Journal Article

The <i>z</i>= 0.0777 C <span class="smallCaps">iii</span> absorber towards PHL 1811 as a case study of a low-redshift weak metal line absorber

B. C. Lacki and J. C. Charlton

in Monthly Notices of the Royal Astronomical Society

Published on behalf of The Royal Astronomical Society

Volume 403, issue 3, pages 1556-1568
Published in print April 2010 | ISSN: 0035-8711
Published online April 2010 | e-ISSN: 1365-2966 | DOI: http://dx.doi.org/10.1111/j.1365-2966.2009.16216.x
The z= 0.0777 C iii absorber towards PHL 1811 as a case study of a low-redshift weak metal line absorber

More Like This

Show all results sharing this subject:

  • Astronomy and Astrophysics

GO

Show Summary Details

Preview

We consider the physical conditions and origin of the z= 0.0777 absorption system observed in C iii, C ii, Si iii, C iv, O vi and H i absorption along the line of sight towards the quasar PHL 1811. We analysed the Hubble Space Telescope/Space Telescope Imaging Spectrograph and Far Ultraviolet Spectroscopic Explorer spectra of this quasar and compared the results to cloudy photoionization and collisional ionization models in order to derive densities, temperatures and metallicities of the absorbing gas. The absorption can be explained by two C iii clouds, offset by 35 km s−1 in velocity, with metallicities of approximately one-tenth the solar value. One cloud has a density of the order of nH= 1.2+0.9−0.5× 10−3 cm−3 (thickness 0.4+0.3−0.2 kpc) and produces the observed C ii and Si iii absorption, while the other has a density of the order of nH= 1.2+0.9−0.5× 10−5 cm−3 (thickness 80+70−40 kpc) and gives rise to the observed weak C iv absorption. Cloud temperatures are ∼14 000+3000−2000 K and ∼34 000+2000−4000 K for photoionized models. Although collisionally ionized clouds with T∼ 70 000 K are possible, they are less likely because of the short cooling time-scales involved. Previous studies revealed no luminous galaxy at the absorber's redshift, so it is probably related to tidal debris, ejected material, a dwarf galaxy or other halo material in a galaxy group. Our models also indicate that one of the two clouds would produce detectable weak Mg ii absorption if spectral coverage of that transition existed. We predict what the system would look like at z∼ 1 when the ionizing background radiation was more intense. We find that at z∼ 1 the denser component resembles a C iv absorber. The second C iii cloud in this z= 0.0777 absorber may be analogous to a subset of the more diffuse O vi absorbers at higher redshift.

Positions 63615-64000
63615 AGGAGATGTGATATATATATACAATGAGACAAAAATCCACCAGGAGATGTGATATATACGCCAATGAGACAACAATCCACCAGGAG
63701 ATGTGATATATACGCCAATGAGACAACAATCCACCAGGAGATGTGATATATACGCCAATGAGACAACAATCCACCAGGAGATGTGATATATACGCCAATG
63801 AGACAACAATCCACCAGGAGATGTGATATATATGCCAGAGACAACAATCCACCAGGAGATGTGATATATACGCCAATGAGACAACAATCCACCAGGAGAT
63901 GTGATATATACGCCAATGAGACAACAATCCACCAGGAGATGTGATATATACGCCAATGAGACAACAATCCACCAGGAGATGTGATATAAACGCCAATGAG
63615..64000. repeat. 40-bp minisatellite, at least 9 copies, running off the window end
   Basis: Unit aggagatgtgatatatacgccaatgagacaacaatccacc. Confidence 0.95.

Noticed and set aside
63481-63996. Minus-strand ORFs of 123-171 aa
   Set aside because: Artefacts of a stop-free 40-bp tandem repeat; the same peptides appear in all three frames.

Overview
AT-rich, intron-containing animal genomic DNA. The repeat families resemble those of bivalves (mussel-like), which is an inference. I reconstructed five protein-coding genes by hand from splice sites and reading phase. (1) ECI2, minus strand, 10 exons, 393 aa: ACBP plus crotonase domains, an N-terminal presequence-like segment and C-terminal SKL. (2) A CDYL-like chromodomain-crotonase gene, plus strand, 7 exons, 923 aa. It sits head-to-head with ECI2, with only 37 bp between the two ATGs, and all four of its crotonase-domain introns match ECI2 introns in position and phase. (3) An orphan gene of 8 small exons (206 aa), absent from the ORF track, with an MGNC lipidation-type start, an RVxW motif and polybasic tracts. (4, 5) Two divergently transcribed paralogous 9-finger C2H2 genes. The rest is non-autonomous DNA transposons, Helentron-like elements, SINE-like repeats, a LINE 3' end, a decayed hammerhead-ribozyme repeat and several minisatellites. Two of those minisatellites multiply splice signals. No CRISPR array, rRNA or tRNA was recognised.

Keywords: intergalactic medium; quasars: absorption lines

Journal Article.  11875 words.  Illustrated.

Subjects: Astronomy and Astrophysics

Full text: subscription required

How to subscribe Recommend to my Librarian

Users without a subscription are not able to see the full content. Please, subscribe or login to access all content.